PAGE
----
This fall, Alice Lloyd’s full student body (just under 600) returned to in-person classes, which also shored up the college’s workforce – at least when students weren’t in quarantine.
At Paul Quinn, classes were offered exclusively online this fall. The indoor farm was maintained by a skeleton crew due to social distancing and safety measures, and some students found themselves unemployed. But that didn’t mean President Sorrell let them off easy. Students who weren’t able to work on campus or at their internships were enrolled in a course to build soft skills as well as greater fluency in Microsoft Office products.
Berea opted for a hybrid model this past semester, and 50% of the student body chose to take classes from home. Of that group, some were able to work remotely, but overall the college’s workforce was down about 600 to 700 students. And after in-person instruction ended with the start of Thanksgiving break, most students left campus and aren’t slated to return – or start working again – until the start of spring term.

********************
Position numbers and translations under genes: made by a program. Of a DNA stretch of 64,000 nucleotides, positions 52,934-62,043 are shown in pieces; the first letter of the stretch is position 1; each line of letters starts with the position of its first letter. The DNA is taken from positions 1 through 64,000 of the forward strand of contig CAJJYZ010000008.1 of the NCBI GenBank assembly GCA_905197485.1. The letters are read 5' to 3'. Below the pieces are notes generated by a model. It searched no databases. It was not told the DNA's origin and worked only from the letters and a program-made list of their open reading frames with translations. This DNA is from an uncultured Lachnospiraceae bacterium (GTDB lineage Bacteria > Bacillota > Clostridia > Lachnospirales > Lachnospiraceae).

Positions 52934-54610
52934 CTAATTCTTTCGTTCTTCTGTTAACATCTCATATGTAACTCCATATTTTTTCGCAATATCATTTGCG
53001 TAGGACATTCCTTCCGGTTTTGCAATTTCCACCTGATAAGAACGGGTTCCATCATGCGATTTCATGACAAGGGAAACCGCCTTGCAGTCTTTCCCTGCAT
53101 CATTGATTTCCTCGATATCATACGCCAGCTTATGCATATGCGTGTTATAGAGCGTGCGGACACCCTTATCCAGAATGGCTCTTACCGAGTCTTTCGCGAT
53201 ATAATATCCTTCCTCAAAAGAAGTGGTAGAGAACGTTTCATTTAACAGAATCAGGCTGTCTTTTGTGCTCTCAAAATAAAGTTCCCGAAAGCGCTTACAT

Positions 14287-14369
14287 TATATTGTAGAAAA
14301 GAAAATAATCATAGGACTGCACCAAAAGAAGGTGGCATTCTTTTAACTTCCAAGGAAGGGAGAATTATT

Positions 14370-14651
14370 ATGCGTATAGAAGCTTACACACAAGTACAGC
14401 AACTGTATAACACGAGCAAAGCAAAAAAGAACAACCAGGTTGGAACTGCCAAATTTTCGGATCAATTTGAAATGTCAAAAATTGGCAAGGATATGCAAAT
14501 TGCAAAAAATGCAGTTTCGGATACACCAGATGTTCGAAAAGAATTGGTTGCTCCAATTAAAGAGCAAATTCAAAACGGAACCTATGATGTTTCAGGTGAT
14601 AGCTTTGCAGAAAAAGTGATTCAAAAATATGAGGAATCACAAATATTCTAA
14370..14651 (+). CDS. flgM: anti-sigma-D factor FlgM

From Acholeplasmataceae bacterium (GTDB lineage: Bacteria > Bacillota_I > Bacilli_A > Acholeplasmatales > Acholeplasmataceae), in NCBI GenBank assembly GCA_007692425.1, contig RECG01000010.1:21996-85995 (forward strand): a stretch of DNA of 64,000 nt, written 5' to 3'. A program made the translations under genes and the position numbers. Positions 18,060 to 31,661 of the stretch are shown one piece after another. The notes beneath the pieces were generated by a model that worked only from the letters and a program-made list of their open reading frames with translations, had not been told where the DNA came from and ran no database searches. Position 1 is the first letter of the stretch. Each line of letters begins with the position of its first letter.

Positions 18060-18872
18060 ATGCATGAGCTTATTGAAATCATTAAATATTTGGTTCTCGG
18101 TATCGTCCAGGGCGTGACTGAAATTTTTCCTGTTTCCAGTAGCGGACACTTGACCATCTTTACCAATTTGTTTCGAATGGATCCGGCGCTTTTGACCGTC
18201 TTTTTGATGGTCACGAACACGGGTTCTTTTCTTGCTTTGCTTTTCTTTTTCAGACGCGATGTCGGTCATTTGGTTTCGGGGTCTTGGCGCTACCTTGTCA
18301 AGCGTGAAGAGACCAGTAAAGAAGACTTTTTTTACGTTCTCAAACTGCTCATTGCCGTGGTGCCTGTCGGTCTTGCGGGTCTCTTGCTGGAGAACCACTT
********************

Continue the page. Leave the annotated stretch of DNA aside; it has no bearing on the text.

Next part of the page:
“I think it was actually a positive experience for our students to realize that when work needs to be done, everybody’s got to do their part,” says Dr. Roelofs, Berea’s president. “And by and large, we had excellent morale, given the sacrifices people were making.”

Making college possible

Even with the upheaval caused by the pandemic, freshman Kelli Thomas, who stayed on campus this fall, still considers Berea the perfect college for her. Hailing from Floyd County, Kentucky, where 34% of the population lives in poverty, she comes from a family with no income. At Berea, thanks to the school’s endowment and its work program, she pays nothing and has no debt. “I’ve always wanted to go to Berea ever since I was in middle school,” she says. “I knew that if I didn’t get to go here, then I probably wouldn’t get to go anywhere else.”
As for Mr. Ortiz, the chemistry major, he plans to use his degree to work in the cosmetics industry or as a tutor. And in his free time?
“I might want to invest in a loom myself and start making my own products,” he says. If nothing else, he’ll have a hobby to keep himself busy if society still remains largely homebound come summer.